Cells are exposed to a variety of regulatory cues in their in situ microenvironment. These microenvironmental cues include cell–cell, cell–soluble factor, and cell–matrix interactions as well as more fundamental physicochemical considerations such as pH, mechanical forces, and electrical potential. Efforts utilizing engineered systems have been focused on recapitulating these cues to attain fine control of cellular processes such as fate specification. In order to systematically investigate these cellular processes, my work in this area has focused on designing engineered systems capable of high-throughput presentation of microenvironmental signals, such as extracellular matrix proteins or signaling ligands. I have been particularly interested in enabling investigations of combinatorial regulation of cell fate through the integration of additional readout modalities and analytical approaches with these engineered systems.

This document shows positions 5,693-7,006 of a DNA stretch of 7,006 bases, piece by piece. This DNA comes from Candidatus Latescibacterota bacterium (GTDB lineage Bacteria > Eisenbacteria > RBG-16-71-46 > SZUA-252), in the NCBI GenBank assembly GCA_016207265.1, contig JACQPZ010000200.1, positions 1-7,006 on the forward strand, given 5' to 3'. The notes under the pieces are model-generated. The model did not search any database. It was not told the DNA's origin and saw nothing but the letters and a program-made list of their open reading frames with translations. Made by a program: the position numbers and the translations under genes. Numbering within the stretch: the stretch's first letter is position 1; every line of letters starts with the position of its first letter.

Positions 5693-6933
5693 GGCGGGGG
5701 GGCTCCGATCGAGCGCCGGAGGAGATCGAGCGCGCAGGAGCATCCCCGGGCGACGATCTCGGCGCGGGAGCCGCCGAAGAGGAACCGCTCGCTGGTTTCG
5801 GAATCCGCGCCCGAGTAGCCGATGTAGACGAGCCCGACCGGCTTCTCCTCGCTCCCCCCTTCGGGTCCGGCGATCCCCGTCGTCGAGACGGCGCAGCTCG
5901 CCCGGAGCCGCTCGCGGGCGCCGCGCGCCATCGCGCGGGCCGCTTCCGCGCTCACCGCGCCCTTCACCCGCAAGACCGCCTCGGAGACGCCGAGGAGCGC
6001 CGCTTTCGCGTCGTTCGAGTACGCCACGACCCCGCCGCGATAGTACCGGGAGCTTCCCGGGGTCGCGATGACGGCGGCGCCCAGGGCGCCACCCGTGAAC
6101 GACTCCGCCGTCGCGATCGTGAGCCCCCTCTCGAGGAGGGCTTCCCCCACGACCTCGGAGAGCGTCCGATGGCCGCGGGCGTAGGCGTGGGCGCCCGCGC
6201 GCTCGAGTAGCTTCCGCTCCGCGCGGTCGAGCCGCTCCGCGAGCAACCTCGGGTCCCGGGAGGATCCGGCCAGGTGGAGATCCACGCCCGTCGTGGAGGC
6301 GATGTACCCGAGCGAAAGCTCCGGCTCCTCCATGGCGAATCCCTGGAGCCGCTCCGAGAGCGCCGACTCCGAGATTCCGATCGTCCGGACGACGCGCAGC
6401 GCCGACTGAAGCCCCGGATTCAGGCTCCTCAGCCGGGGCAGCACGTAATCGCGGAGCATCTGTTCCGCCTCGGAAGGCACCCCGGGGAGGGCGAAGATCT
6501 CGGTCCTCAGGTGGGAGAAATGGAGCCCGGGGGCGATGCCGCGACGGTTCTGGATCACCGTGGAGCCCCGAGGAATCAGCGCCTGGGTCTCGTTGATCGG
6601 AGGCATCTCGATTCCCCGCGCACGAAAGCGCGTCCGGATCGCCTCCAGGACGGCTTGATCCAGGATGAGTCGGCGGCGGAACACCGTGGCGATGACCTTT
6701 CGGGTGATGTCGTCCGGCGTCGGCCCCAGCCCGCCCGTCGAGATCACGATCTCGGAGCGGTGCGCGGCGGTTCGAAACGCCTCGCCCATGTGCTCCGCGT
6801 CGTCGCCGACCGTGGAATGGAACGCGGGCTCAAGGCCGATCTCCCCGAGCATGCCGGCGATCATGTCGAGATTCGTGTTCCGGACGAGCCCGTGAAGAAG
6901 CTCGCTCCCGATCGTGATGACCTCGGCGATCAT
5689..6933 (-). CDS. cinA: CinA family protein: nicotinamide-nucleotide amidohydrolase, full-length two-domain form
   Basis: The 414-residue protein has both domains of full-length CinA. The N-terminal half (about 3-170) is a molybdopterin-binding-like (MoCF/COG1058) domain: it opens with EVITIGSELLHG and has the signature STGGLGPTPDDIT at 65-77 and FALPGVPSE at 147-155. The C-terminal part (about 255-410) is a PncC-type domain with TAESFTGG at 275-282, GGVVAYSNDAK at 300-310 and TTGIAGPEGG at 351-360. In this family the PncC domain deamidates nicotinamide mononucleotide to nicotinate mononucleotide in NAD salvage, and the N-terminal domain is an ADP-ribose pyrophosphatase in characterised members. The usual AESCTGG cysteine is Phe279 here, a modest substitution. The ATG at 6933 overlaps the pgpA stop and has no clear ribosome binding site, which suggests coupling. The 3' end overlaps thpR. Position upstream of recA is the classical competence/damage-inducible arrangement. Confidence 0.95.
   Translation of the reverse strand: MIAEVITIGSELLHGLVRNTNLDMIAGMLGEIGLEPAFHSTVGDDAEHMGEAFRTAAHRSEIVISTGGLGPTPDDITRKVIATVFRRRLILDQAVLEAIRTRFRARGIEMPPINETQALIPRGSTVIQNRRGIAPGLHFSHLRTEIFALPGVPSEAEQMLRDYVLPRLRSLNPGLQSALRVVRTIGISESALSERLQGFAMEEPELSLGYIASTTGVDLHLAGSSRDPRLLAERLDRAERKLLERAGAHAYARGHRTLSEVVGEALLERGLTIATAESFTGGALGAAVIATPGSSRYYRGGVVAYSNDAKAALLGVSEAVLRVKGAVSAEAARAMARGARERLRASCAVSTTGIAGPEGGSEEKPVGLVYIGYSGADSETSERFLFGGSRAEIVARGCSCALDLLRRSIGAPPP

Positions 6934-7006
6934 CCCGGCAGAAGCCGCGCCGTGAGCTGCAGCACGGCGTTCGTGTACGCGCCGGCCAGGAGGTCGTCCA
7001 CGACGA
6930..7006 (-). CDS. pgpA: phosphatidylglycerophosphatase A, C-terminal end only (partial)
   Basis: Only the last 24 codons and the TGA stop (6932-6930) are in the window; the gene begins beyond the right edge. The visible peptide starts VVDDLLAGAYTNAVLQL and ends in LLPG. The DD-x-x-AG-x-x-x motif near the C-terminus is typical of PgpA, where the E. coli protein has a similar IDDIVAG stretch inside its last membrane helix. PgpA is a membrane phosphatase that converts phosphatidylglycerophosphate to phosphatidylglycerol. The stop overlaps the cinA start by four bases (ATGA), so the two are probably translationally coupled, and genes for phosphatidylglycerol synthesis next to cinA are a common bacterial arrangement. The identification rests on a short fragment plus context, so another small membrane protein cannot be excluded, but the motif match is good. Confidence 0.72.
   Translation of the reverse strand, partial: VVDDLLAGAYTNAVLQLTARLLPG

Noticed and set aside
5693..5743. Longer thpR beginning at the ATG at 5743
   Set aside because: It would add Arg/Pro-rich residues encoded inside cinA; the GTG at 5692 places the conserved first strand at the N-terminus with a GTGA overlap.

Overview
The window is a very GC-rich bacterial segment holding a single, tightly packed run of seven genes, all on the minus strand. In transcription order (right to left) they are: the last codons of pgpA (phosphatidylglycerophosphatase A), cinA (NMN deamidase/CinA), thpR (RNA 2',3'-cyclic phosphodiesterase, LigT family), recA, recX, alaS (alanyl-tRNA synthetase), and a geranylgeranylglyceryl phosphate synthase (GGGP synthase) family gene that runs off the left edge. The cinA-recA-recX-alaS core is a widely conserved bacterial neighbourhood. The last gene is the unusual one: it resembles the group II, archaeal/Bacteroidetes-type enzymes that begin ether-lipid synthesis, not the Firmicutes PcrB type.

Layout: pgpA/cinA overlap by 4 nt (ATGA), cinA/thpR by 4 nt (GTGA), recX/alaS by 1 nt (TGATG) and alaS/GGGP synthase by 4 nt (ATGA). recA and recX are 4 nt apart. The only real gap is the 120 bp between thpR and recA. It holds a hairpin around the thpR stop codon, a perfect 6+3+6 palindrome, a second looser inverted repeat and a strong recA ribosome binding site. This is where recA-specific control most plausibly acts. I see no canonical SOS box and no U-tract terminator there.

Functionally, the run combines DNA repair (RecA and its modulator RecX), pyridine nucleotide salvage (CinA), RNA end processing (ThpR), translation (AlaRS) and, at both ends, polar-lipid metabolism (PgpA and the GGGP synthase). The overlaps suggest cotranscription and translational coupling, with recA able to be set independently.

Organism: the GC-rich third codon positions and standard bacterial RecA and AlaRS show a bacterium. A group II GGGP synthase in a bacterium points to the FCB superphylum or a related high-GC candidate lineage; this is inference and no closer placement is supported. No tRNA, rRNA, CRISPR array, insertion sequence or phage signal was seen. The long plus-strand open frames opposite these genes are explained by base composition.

The organogenesis of the liver during embryonic development begins soon after foregut patterning via the specification and expansion of the cells of the liver bud, termed hepatoblasts or liver progenitors. The mechanisms by which these cells populate the liver with its functional parenchymal cells are complex and include multiple modes of microenvironmental regulation, including cell–cell and cell–soluble factor interactions. I am interested in mapping the combinatorial mechanisms by which these cells specify to either hepatocytes or bile duct epithelium. In this context, previous efforts have demonstrated interaction effects between regulation by matrix proteins, Notch signaling, and TGFβ as well as unanticipated roles for mechanical cues and cell contractility in the differentiation of these cells. Ultimately, these efforts shed light not only on fundamental aspects of development but also potential mechanisms of pathogenesis, primarily of the various cholangiopathies and other diseases of the biliary system.